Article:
Comics Cavalcade

I had my first trip to a comic store yesterday in a while (not counting FCBD) and I am pretty excited about reading some new books this week. I doubt I'll have a review ready for Sunday, though, seeing as I work tomorrow, I'm on call today for this project I'm working on with Jen for her work, and I have a sickly daughter home with the flu. Still, the fact that I made to to my LCS at all this week is a triumph for me and I'm looking forward to reading both Angel and Angel: Blood and Trenches, Hellblazer, Agents of Atlas and Cerebus Archives.



Sunday, May 03, 2009

Two Things

Over the last few days, I've only experienced or been a part of two things that are worth mentioning: Free Comic Book Day and the second season finale to Terminator: The Sarah Connor Chronicles.

I've been taking my kids along with me to Free Comic Book Day since they were just wee ones, but starting a couple of years ago, they became more involved in the process. Going was no longer just for me to get my stash and they get a free comic book or two, they want their own stashes now and are willing to put out to get it.

We have two stores in town that we frequent. One of them, Eighth Street Books and Comics, gives out one comic book to each person who shows up. The other, Amazing Stories, gives you every free comic book if you spend $5 at their store. As a result, our routine has been to hit Amazing Stories first and get one of everything, then hit 8th Street for anything we might have missed.

I was really impressed to see Kate and Simon spending $5 and grabbing a whole stackload of comics this year (Emma didn't have $5, but grabbed a copy of Love and Capes). They had some trouble finding anything to spend $5 on, but once that hurdle was overcome, they did just fine. It was also nice to see them devour the ones they expected to enjoy, then read some that they knew nothing about and really enjoy those, as well. Simon basically wanted the Wolverine and Sonic books but came away wanting to read more Sardine. I consider that a plus. Kate and Emma are also converts to Love and Capes, now, and I think Emma spent an hour or more reading the free L&C content on the web just to fill her craving. We'll probably hunt down back issues or collections in the near future.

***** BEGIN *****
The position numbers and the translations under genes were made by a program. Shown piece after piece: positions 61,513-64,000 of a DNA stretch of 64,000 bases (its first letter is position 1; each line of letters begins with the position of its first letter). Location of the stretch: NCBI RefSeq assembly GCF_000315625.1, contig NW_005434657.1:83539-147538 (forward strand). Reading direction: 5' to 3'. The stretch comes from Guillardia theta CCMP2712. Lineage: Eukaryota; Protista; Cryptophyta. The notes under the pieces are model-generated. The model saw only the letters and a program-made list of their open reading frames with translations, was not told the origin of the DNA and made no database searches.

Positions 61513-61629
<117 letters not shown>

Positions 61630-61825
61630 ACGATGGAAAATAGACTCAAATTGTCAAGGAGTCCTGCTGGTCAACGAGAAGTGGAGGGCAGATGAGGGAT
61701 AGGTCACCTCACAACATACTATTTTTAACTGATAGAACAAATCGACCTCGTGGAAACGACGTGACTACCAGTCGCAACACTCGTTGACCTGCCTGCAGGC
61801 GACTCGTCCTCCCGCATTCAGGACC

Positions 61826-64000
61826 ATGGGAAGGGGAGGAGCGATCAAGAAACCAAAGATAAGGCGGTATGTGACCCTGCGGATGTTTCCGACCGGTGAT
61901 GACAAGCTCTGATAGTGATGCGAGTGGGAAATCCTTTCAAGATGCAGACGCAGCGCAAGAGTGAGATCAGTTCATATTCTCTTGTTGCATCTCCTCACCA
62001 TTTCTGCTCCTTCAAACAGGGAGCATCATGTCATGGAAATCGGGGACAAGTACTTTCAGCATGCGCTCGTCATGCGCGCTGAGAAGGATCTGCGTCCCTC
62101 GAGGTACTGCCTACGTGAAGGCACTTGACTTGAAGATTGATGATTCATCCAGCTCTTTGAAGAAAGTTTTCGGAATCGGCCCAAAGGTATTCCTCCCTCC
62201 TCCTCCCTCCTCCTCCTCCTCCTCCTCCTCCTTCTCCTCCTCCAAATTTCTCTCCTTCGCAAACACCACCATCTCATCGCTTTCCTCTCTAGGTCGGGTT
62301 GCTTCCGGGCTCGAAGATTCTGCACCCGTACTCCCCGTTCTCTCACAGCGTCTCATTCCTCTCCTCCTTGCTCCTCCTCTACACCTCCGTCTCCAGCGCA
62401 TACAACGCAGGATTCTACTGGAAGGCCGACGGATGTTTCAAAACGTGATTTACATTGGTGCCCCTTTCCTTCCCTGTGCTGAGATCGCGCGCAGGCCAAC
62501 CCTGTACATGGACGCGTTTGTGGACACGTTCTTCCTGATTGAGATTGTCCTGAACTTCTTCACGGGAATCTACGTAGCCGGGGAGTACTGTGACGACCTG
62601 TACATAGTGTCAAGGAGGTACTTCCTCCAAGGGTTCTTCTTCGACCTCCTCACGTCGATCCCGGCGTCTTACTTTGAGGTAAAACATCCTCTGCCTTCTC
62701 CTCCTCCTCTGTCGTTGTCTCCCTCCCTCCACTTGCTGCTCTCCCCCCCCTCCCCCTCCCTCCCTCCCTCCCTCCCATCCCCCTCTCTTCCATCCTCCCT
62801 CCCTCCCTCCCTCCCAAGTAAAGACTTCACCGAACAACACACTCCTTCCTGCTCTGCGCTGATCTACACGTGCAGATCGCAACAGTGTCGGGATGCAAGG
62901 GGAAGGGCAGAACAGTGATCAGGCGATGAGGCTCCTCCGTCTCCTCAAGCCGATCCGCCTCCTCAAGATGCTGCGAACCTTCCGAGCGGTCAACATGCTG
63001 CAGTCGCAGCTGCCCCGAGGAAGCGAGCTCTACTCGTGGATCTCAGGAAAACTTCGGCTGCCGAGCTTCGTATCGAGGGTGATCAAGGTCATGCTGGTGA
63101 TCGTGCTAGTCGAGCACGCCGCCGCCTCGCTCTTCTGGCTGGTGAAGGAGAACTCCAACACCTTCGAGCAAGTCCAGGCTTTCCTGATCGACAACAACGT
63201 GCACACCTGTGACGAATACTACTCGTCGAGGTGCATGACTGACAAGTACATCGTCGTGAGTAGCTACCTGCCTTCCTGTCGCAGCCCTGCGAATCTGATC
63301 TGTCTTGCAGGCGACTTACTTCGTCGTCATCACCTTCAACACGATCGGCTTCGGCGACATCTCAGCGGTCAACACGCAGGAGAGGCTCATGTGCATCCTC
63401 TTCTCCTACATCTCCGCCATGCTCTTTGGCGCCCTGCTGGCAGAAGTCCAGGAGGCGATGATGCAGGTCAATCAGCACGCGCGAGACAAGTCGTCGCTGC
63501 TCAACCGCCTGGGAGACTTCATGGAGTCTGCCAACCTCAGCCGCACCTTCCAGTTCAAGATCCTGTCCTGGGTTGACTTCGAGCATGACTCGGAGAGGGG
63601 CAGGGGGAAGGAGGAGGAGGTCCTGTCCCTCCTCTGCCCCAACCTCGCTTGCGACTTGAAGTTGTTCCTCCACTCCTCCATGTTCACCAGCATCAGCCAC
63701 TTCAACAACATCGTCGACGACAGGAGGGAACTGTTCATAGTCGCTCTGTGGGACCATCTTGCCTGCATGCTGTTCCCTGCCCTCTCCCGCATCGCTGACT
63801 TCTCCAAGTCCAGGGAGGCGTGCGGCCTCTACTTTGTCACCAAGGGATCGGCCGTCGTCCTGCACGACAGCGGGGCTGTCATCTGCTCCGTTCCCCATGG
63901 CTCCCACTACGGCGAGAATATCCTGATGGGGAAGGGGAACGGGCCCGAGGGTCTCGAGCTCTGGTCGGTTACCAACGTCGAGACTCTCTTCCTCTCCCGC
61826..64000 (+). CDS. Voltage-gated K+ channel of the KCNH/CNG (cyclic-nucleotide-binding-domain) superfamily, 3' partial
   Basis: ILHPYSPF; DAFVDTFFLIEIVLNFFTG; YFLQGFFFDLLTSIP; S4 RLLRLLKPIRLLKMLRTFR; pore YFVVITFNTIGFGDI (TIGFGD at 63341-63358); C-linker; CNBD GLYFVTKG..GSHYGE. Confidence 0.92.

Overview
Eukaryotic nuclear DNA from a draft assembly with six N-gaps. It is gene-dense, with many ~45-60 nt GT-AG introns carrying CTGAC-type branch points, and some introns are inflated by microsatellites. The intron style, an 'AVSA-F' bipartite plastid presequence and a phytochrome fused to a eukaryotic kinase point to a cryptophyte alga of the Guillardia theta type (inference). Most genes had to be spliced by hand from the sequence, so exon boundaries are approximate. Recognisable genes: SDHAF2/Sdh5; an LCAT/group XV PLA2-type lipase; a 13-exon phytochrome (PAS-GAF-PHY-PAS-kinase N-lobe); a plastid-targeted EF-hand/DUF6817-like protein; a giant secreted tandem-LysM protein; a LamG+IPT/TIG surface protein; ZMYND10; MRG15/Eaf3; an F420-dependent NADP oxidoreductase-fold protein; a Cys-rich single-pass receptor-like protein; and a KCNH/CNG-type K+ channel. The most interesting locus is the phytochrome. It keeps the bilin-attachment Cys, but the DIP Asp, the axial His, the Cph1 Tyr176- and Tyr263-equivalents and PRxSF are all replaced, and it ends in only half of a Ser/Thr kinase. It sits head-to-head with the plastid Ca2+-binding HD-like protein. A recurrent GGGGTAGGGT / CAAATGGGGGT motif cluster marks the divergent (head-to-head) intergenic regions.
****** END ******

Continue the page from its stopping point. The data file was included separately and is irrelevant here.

As for Terminator: The Sarah Connor Chronicles, I finally watched the last three episodes of season 2 and they were some of the best of the series. Actually, I'd go so far as to say the last 5 episodes of that season were what I would show to any Doubting Thomas' who have been poo-pooing the show for the last two seasons. It's a crying shame that they won't be able to continue from where they left off, but if they had to end it where they did, I'm satisfied with that. All the characters storylines were addressed, secrets were revealed, homages to the films were made, we got to see some of Cameron's endo-skeleton and someone FINALLY says the word "Terminator"! 31 episodes of the series so far and I don't think Terminator is said once until the last 10 minutes of ep. 31.